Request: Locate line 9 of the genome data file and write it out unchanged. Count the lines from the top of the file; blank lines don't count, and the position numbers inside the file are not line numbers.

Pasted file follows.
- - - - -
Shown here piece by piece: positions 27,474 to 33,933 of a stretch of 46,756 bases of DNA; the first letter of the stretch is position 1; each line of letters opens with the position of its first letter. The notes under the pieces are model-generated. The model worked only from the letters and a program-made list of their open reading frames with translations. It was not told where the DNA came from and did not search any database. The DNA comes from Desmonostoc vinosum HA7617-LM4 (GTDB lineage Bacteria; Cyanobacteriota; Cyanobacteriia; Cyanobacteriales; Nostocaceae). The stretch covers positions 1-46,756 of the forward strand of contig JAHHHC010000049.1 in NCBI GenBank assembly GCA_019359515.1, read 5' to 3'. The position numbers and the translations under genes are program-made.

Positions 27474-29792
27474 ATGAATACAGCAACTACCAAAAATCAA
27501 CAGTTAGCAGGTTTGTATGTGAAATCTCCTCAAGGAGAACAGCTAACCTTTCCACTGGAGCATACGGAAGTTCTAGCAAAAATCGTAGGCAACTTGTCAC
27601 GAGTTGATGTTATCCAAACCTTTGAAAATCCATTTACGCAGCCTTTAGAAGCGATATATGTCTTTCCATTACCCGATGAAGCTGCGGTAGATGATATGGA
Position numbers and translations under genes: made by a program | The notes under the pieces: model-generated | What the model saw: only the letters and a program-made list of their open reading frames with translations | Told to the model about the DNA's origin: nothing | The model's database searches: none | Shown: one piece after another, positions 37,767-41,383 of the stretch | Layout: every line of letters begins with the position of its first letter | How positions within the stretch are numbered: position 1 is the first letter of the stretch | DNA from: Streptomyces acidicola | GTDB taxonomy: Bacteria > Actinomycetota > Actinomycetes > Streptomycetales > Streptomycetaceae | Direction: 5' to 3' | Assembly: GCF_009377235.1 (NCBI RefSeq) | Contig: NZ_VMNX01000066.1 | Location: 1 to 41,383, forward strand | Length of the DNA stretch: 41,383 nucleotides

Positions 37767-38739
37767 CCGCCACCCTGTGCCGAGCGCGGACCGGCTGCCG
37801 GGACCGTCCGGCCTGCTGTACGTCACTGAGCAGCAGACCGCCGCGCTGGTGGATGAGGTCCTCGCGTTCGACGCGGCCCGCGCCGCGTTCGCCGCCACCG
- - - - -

37801 GGACCGTCCGGCCTGCTGTACGTCACTGAGCAGCAGACCGCCGCGCTGGTGGATGAGGTCCTCGCGTTCGACGCGGCCCGCGCCGCGTTCGCCGCCACCG